The Hong Kong Diploma of Secondary Education examination is administered by the Hong Kong Examinations and Assessment Authority. Most candidates take four core subjects - Chinese and English languages, mathematics and liberal studies - and two or three elective subjects. Results are divided into five levels, with 5 being the highest. A Level 5 with the best performance will be awarded a 5**.
12 stand out from university 'in' crowd with seven 5** grades
Seven boys and five girls in top 1pc of their subjects lead the race for one of 15,000 government-subsidised degree places
A record 12 high-flying students have stood out from this year's Diploma of Secondary Education (HKDSE) examination, as the percentage of students meeting the basic requirements for local university admission increased.
The 12 pupils - seven boys and five girls - got seven level 5**, or high distinction, marks. That puts them in the top 1 per cent for their subjects, according to figures released yesterday by the Hong Kong Examinations and Assessment Authority.
There were nine top-scoring students last year and only five in 2012, when the DSE exam was held for the first time. Seven students with different levels of special education needs also scored three or more than three level 5** marks in this year's DSE exam.
Results are graded from levels 1 to 5. The top-scoring students at level 5 receive a 5**. Each level represents a fixed standard of performance.
The top-scoring students were among the 27,943 pupils this year who achieved a score of 3-3-2-2 in the core subjects of English, Chinese, mathematics, and liberal studies. That is the minimum for university entry.
They made up 35.6 per cent of an overall 79,572 secondary school graduates who took the DSE this year. This is 0.6 per cent more than last year, when an overall 82,283 students took the exam and 28,418 of them achieved the minimum university entrance requirements.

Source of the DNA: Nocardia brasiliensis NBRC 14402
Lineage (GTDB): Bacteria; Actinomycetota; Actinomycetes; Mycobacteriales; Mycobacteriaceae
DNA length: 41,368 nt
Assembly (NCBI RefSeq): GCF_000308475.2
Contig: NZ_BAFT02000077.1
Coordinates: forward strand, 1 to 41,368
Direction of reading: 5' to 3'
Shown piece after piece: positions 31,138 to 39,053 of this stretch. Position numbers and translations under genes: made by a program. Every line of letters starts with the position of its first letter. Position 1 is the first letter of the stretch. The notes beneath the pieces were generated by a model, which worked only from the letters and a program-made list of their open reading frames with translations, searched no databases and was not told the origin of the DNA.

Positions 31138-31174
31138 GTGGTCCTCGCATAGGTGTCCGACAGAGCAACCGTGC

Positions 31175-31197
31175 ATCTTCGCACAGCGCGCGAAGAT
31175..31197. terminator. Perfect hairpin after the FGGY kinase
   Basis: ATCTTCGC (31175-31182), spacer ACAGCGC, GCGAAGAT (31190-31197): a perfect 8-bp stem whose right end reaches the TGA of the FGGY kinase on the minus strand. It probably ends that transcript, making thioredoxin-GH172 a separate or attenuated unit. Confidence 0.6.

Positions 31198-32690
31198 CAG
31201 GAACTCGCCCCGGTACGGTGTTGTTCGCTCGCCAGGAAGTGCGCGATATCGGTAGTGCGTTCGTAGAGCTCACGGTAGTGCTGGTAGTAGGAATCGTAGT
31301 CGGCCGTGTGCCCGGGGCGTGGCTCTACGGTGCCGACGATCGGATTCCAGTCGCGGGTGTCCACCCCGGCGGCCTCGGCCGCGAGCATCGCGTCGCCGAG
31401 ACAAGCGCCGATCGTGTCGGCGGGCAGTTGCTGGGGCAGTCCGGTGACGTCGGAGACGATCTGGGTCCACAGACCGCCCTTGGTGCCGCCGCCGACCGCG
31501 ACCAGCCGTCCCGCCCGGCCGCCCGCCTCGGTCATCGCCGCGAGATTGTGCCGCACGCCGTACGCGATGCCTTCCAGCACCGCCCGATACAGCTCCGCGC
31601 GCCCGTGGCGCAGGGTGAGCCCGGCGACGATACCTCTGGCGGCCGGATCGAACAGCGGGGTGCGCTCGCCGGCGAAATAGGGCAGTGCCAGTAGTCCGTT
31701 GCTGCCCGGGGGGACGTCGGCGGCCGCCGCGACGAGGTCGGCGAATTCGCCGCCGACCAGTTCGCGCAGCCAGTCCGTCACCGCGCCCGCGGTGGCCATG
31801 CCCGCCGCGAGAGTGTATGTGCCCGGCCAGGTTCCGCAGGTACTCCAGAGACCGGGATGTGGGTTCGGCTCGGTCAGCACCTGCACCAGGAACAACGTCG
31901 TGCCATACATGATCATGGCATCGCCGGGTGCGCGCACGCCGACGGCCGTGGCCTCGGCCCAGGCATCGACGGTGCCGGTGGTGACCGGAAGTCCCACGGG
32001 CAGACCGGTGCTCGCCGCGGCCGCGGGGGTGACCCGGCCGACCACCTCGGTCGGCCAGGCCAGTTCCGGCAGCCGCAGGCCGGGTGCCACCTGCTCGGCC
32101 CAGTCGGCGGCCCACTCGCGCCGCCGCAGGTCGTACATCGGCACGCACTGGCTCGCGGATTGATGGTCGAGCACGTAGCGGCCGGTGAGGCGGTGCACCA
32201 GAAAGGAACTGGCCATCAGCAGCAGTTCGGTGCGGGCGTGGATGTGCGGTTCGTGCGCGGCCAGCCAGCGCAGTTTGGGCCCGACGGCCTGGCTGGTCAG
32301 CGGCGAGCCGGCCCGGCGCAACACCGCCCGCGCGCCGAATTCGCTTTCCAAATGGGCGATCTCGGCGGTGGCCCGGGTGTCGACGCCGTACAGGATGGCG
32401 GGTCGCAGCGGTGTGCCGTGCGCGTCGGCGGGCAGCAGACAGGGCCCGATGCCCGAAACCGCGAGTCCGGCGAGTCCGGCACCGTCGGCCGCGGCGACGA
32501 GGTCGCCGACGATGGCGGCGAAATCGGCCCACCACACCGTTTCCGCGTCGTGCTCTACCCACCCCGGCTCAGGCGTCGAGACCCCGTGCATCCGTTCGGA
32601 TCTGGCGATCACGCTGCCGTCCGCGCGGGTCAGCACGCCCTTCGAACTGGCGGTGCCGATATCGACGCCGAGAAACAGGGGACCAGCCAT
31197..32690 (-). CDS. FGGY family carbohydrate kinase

Pupils who met the minimum scores will compete for about 15,000 government-subsidised first-year university degree places through the joint admission system.
Tong Chong-sze, secretary general of the authority, said: "Overall, the performance of candidates this year showed steady improvement.
"In some cases, we witnessed some marked improvement, such as in English."
Some 52.8 per cent of students obtained a level 3 or higher in English - 4 per cent more than last year - while slightly more than half, or some 50.7 per cent of students, got a level 3 or higher in Chinese, making it the worst performing core subject this year.
But almost 2 per cent more students achieved two level 3s in both language subjects compared with last year's figures.
Liberal studies is again the best performing core subject, with 87.3 per cent of students scoring a level 2 or higher, outperforming mathematics, at 80.1 per cent, and each of the two languages.
Subjects that saw the most serious deterioration in performance were combined sciences and integrated science. Some 8.5 per cent fewer students got a pass in biology plus physics.
Tong advised those who didn't make the grade not to give up on their further education. "There are always candidates who miss the basic requirements for university," he said. "But there are many different pathways available. They may consider taking an associate degree programme, higher diploma or repeating their studies."
Eight pupils who were found to have plagiarised their work, by copying articles from the internet or other sources for their school projects, had their marks downgraded. One student was disqualified for cheating.
Pupils will receive their examination results at their schools today.